The title says it all, in that it says nothing at all. Quantum theory, by scientific definition, charts the behavior of matter on an atomic and subatomic level. It denotes a level of subtlety, an insane attention to detail. It certainly doesn’t denote seven foot meat mounds firing guns the size of small cows. Quantum Theory, the game, isn’t just broad; it is the loosest, baggiest and downright shoddiest of third-person shooters.
Above: You know the old saying, the bigger they are… the more Quantum Theory struggles to render them
Gears of War is the model. Epic’s ideas and art design are vaguely transposed, but it’s all borked – like Gears passed around in Chinese whispers and then translated back into English. Both games boast meaty visual design, but where Gears carves the meat into recognizable heroes and bastes them with glistening tech gravy, Quantum’s freaks are a formless, functionless mess. Our hero Syd manages to out-ugly Marcus Feenix, Mr. Testicle Face himself, and comes armed with a selection of lumpy prongs – maybe weapons, maybe melted kitchen utensils.
Weapons fire as vaguely as they look. Shots sigh out of the barrel and nudge enemies to death. The grenade launcher farts out balls that tend to give up halfway, hit the dirt and impotently pop out of existence. And don’t get us started on the electro ray – this pumped up cattle prod emits a static sprite pic of a lightning bolt which simply wobbles foes to death.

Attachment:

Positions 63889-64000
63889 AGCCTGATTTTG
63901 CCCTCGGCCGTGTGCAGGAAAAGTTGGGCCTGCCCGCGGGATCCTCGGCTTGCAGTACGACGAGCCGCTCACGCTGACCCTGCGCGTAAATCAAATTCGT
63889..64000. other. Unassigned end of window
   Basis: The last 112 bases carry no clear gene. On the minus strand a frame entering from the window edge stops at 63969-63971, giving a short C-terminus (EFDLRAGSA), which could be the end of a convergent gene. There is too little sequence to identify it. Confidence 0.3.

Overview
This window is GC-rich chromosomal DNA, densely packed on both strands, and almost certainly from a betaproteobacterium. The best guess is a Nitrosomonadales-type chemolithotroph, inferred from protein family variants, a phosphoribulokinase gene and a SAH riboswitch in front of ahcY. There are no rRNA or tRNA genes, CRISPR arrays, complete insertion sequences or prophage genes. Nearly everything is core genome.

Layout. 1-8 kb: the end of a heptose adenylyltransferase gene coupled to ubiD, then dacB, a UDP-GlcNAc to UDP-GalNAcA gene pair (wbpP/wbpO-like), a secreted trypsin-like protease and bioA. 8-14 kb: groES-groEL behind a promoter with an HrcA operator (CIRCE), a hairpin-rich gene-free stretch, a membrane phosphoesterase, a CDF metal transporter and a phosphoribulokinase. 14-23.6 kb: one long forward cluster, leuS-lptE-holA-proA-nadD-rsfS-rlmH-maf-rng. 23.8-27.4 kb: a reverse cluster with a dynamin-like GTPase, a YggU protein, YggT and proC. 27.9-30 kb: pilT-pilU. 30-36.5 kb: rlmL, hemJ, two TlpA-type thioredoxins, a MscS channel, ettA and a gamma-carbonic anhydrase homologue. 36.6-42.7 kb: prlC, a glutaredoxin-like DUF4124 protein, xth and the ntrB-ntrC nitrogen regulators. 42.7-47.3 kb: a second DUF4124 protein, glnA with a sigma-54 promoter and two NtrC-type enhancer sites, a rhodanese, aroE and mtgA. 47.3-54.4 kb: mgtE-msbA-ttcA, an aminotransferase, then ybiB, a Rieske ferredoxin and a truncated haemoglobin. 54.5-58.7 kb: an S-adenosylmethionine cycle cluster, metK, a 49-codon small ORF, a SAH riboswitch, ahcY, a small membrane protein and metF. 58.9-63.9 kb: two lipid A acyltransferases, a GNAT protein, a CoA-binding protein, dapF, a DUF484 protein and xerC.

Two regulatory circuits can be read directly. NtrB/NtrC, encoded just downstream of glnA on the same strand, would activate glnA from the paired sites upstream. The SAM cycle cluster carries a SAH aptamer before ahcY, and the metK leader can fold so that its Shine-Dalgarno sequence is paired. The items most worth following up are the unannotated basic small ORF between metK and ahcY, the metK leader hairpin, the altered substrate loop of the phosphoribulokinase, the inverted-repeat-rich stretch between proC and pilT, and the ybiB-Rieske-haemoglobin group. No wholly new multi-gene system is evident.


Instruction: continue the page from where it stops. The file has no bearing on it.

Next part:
Above: The least practical "serious" weapon ever? If that blade on the end is spinning, what's it doing to his fingers?
To make matters worse, a disease spreads through the levels, altering their physical design on the fly. Rather brilliantly, cover appears and disappears on a whim – at last, it’s the design innovation your high blood pressure’s been waiting for! The disease also delivers giant worms. Not only do they look atrocious, like animated slabs of corned beef, they introduce fist-gnawingly incompetent platforming to the proceedings. It makes the crap rope-swinging antics in Call of Juarez feel like Mario Galaxy.
Theory’s other ‘fun’ hook is Syd’s female co-partner, Filena. Sold to us during development as neat strategy-bolstering AI, Filena is little more than a replacement for grenades and melee attacks. Syd can throw her at enemies for slow-mo takedowns or time melee attacks for hand-in-hand drubbings. Both work fine, even if throwing her is a little overpowered, but they really aren’t anything more than we’d expect from any competent third-person action hero. Which Syd largely isn’t. It doesn’t take a quantum theorist to see this is rotten.
Above: Hey Quantum Theory, Gears of War 2 called, it wants its last boss back
Sep 28, 2010